(Bloomberg) -- This year is shaping up to be one of the hottest on record for the US, based on a metric that’s crucial to energy traders.

The measure is known as cooling-degree days, and it is used to track how weather affects energy demand. The higher the number, the more fuel needs to be used to cool homes and businesses.

Across the US this week, cooling-degree days value hit 610 on a population-weighted basis -- the highest in data going back to 1950, said Matt Rogers, president of the Commodity Weather Group LLC, a commercial forecaster specializing in energy and agriculture outlooks. The record is well above the 10-year average of 596 and the 30-year normal of 530, he said.

The next highest years on the list are 2010 and 2011, which both had a value of 603 through July 25, according to Rogers. Back in 2011, Texas wilted under record heat in situation that’s repeating itself this year.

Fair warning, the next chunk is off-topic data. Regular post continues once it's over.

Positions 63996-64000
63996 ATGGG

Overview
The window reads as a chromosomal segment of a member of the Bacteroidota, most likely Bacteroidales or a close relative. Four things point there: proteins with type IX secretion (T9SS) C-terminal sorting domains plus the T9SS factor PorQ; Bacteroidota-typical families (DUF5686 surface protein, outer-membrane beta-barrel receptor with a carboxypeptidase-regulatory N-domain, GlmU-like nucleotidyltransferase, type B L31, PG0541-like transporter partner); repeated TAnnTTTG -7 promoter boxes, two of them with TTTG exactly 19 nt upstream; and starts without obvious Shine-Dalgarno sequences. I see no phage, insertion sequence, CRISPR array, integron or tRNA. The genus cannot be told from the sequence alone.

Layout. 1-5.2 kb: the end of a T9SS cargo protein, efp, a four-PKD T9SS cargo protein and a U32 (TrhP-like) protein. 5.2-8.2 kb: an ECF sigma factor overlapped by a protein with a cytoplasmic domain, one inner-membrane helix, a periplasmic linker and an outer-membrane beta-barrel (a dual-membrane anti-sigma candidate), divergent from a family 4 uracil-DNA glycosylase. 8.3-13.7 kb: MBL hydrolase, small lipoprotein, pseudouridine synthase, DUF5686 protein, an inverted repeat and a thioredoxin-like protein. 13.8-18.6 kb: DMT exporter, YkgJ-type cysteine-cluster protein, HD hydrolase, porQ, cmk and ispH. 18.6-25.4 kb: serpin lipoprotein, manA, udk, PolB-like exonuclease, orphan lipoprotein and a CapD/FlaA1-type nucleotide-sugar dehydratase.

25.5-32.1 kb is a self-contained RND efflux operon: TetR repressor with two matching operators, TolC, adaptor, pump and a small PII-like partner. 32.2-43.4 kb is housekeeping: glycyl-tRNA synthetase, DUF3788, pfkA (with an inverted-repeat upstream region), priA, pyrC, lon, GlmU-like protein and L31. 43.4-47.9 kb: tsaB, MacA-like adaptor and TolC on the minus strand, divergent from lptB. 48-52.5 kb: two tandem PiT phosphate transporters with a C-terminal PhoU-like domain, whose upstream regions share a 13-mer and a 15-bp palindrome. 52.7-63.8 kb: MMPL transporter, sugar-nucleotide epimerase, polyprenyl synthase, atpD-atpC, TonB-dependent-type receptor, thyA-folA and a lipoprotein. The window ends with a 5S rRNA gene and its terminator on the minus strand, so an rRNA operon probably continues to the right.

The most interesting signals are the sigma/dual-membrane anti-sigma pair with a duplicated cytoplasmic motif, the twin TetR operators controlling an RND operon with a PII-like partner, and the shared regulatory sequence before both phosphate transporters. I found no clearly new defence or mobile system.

“Super hot Texas really fueling the story too, similar to 2011,” he said.

Through most of the summer, which meteorologists measure as June 1 to Aug. 31, the heat has been centered over central US and the southern Great Plains, which has left Texas cooking and its electric grid struggling to meet demand. Dallas posted 21 days with temperatures of 100 degrees Fahrenheit (38 degrees Celsius) or more through July, and a cooling degree days value of 674 -- 163 above normal -- according to the National Weather Service.

Other parts of the US have avoided such baking heat. Chicago has had a monthly average temperature of 75.6 degrees Fahrenheit this July, slightly below normal, according to the weather service. New York’s Central Park is 2.3 degrees above average, though it was near normal before last weekend’s heat wave.

The Pacific Northwest has been cool most of the summer, though the heat is starting to seep into the region. Seattle’s high is expected to hover in the 90s for the rest of the week, while Portland, Oregon will hit 101 on Tuesday.

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